I recently declared the end of the wet season and now I’m declaring the end of the dragonfly season – at least in my garden. (I know I can still find them if I walk down to the banks of Ross River, but that’s different.) I spent two hours in the garden yesterday and only saw one dragonfly, down from dozens at their peak.
That means I’m going to stop postponing the task of sorting all my dragonfly photos, because I won’t be adding to them as I go. Here is the first result of the sorting-out: the commonest species here for most of the wet season, which I have finally identified as the Australasian Slimwing, Lathrecista asiatica festa.
Clicking here will take you to my Flickr photos where you will find a few more shots of the same species alongside this one.
I was looking for an excuse to post the larger photo below and realised that I had just posted another ‘Common’ butterfly – Bingo!
Seriously, this is quite a common and widespread species. Its alternate name refers to its females, which occur in a wide range of colour forms (I have a whole lot of them here).
The males are consistently brown underneath with white markings, and black above with white eye-spots which flare blue-purple from some angles.
Males are territorial and will perch on some convenient vantage point ready to pursue any females and drive off any rivals, but they interpret ‘rivals’ very broadly indeed – not only males of their own species, but medium to large butterflies of any species (I’ve seen them harassing Cairns Birdwings, which are at least twice as big) and even dogs and people.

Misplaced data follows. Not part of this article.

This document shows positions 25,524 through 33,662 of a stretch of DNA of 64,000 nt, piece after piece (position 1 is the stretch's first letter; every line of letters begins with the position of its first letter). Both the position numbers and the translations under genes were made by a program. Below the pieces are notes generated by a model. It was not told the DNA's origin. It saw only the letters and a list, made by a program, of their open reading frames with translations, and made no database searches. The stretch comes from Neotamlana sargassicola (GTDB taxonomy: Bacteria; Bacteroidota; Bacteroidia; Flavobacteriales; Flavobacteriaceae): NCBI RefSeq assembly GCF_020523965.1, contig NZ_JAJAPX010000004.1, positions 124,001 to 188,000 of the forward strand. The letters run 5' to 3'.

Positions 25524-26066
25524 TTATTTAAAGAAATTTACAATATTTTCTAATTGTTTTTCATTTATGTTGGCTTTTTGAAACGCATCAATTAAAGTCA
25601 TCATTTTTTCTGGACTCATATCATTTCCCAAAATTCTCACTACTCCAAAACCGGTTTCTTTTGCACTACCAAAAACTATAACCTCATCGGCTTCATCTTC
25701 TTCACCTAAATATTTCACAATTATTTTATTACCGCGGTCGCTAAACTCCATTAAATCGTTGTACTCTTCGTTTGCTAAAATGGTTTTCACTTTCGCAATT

Most of my photography is done with strictly documentary purposes in mind but it is nice to relax a bit and play with images. I desaturated the one below and then played a bit longer until it pleased me.
We are lucky enough to have butterflies in our garden all year round but there are distinct seasonal changes. The Crow, for instance, is a regular dry-season visitor but much less common in the Wet. I took the photo above a couple of weeks ago, i.e. a couple of weeks after the last of our heavy rain, and the one below at a similar time last year.
Most of us automatically make a huge distinction between people – ‘us’ – and animals – ‘them’ – but is that really justifiable? When we look at the question instead of taking the answer for granted, the gap shrinks dramatically.
First, we are compelled to realise that we are animals, big monkeys in fact, so the distinction is between ‘people’ and ‘other animals’. That step may seem small now but it split England right down the middle 150 years ago Continue reading “How special are we?”